What is Zombie Debt?

15 AUGUST 2023

Zombie debt is either debt that has previously been settled, is no longer collectable, or actually belongs to someone else.Man using calculator with receipt in handZombie debt is debt that has either returned to haunt you after being paid off, is too old to be collected, or belongs to someone else entirely. In essence, debt collectors are attempting to recover funds without having the legal authority to do so. Also, be aware that if you fall for the scam and pay even a single cent toward your zombie debt, you're essentially allowing the debt collectors to pursue collection! At this point, you're probably thinking, "There is no way I would pay back a loan that isn't mine", but you'd be shocked at how frequently this strategy actually works. Otherwise, why would they even try?

So is Zombie Debt as scary as its name? Unfortunately, yes it is! This is a type of debt that quite literally returns from the debt grave. It is debt that has disappeared from your credit record but is still being pursued for collection for a variety of reasons. Zombie debt might emerge if a debt collector tries to collect on it once more.

How Do Zombie Debt Collectors Operate?

You shouldn't be shocked by some of the methods used by zombie debt collectors. They only have one task, which is to find debtors and demand payment. In order to ensure they succeed, they will take extraordinary measures and be quite intimidating. It's also not always legal for debt collectors to use certain methods. Here are some of their known tactics:

They will try to get information out of you

No matter how many times they ask, you are under no obligation to answer. Avoid sharing if a caller requests your ID number, current residential or work address, or any such personal information. A legit lender already has the information they require if you are in fact obligated to pay a loan.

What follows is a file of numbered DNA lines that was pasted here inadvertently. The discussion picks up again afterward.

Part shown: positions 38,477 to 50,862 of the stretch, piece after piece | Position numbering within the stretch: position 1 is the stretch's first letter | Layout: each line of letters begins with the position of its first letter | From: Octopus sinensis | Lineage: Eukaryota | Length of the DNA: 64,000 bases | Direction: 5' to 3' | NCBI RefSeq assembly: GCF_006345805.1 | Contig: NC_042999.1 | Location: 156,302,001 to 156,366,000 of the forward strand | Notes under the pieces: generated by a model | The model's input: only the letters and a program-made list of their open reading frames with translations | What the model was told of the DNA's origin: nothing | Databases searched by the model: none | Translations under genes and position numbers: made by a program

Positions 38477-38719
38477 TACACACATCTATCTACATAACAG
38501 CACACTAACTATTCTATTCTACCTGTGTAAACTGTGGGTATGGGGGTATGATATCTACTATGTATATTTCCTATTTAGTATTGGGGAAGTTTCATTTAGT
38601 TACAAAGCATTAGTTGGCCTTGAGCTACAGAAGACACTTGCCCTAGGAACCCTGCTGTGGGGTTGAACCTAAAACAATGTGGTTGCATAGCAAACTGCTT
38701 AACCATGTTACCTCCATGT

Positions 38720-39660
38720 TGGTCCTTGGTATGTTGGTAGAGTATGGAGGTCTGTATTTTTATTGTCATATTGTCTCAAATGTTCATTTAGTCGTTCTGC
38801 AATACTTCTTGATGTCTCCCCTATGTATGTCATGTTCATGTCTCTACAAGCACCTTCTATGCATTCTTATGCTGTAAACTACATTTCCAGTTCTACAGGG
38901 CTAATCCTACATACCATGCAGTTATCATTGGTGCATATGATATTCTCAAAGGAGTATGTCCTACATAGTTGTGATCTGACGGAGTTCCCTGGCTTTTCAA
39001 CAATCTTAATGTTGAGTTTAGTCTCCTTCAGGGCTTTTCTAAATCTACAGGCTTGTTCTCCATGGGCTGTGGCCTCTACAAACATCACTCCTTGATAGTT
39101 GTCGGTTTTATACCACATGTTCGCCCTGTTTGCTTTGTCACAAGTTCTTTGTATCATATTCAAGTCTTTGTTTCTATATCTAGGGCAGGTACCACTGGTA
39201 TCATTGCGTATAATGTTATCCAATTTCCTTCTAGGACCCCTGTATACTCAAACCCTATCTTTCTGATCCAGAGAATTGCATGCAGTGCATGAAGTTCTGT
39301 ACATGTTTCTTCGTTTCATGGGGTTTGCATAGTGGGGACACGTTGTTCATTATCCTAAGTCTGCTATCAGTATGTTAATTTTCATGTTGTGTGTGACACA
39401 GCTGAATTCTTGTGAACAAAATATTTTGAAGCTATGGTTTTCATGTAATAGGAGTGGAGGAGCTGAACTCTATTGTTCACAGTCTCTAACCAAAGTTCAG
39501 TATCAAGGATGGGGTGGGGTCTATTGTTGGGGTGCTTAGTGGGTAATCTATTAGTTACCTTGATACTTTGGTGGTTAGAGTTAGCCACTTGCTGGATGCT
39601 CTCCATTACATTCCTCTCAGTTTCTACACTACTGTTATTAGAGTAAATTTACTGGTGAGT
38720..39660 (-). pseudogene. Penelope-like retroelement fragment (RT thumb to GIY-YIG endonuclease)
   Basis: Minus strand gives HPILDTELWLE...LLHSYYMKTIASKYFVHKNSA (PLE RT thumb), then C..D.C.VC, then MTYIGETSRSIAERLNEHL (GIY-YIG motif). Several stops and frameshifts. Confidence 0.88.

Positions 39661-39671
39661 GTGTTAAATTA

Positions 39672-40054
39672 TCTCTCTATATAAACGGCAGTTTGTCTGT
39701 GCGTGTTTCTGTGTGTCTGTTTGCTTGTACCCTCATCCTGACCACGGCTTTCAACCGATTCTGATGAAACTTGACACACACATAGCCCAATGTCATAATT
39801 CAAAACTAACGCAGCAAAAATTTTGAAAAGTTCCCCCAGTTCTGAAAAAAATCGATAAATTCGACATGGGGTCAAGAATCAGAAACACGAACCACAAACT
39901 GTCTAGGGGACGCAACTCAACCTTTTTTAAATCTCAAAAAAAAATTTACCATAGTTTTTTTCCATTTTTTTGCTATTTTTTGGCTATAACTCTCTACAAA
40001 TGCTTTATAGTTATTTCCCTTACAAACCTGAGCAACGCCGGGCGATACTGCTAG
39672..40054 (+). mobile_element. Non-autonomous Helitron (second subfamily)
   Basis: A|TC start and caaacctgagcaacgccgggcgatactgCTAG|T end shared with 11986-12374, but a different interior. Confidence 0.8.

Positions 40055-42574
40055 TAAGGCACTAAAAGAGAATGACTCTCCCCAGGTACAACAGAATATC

They could flat out lie to you

They may not hesitate to embellish the truth. They could misrepresent facts to recover your money. They particularly like to tell you that you owe more money than you actually do, pose as someone they're not, warn you that you're going to jail, and other things.

They may threaten and harass you

Zombie debt collectors may threaten to sue you, harass your family members or friends, or, in extreme cases, even threaten you physically.

How can you protect yourself?

Debtors have rights under The Debt Collectors Act, No, 114 of 1998

The "DCA” governs debt collection processes in our country by providing for the establishment of the Council for Debt Collectors, mechanisms for the regulation of the debt collections sector, and all other matters related to the collection of debt.

This particular regulation governs the conduct and activities of third-party debt collectors, as well as the ways and means by which they may contact debtors, the hours of the day during which contact may be made, and the frequency of such contacts.

The most crucial thing is to avoid talking on the phone for too long with the zombie debt collector. Ask for their address and send them a signed letter. Ask them to show you the debt validation letter in order to refute your obligation to pay it. If the debt collection company continues to approach you, send them another letter stating that you will only communicate with them in writing or in the event that they file a lawsuit against you. When a debt is prescribed, they will likely leave you alone.

If you're getting calls demanding payment, you could be a victim of identity theft. That implies that someone else might be incurring debt in your name. Check your credit profile regularly to make sure all the debt in your name is legitimate. The best way to combat zombie debt collectors is to know exactly how much money you owe (and to whom). If they call, you'll be able to tell if they're trying to collect on a debt you've already paid off, or worse, a debt that was never yours. Keep contracts, settlement statements, and payment records in a safe place for when this happens.